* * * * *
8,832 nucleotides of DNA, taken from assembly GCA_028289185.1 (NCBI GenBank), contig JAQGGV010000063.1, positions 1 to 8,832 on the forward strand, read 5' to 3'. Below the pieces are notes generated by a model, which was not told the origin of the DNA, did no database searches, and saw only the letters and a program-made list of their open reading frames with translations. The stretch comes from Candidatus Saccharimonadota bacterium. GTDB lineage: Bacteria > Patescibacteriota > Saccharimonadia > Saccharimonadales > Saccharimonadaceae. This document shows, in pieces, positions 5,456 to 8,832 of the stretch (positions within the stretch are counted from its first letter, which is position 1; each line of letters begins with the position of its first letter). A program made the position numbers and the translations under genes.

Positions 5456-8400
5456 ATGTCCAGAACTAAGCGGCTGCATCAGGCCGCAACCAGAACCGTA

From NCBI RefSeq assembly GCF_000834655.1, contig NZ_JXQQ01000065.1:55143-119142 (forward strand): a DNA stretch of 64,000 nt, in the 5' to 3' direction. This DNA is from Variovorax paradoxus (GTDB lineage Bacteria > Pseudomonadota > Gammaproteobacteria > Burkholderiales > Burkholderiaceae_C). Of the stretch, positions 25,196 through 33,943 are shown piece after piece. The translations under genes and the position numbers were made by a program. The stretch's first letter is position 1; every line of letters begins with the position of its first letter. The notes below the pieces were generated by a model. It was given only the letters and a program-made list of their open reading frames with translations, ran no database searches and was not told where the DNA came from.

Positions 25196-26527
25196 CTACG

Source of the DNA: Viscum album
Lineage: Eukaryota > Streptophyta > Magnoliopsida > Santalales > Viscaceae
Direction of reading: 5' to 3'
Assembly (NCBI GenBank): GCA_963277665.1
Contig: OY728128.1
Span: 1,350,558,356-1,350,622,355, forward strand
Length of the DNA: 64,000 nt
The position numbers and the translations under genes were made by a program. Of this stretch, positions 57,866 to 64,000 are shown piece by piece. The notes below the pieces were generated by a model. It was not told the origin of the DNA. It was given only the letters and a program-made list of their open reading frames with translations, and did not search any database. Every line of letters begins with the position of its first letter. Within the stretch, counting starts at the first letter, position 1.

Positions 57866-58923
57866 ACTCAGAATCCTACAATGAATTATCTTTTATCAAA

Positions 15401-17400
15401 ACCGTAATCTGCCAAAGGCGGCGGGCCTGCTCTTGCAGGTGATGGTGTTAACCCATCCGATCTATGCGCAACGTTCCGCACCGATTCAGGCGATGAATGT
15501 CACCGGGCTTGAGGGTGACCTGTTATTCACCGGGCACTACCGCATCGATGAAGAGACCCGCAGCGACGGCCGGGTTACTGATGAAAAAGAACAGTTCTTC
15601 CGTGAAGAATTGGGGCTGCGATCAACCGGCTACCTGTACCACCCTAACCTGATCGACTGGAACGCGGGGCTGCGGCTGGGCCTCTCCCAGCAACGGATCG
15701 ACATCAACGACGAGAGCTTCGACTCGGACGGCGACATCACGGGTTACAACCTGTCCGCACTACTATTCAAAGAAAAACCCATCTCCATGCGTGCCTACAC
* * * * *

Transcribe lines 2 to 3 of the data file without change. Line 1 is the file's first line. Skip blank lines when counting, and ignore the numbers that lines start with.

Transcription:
Positions 5456-8400
5456 ATGTCCAGAACTAAGCGGCTGCATCAGGCCGCAACCAGAACCGTA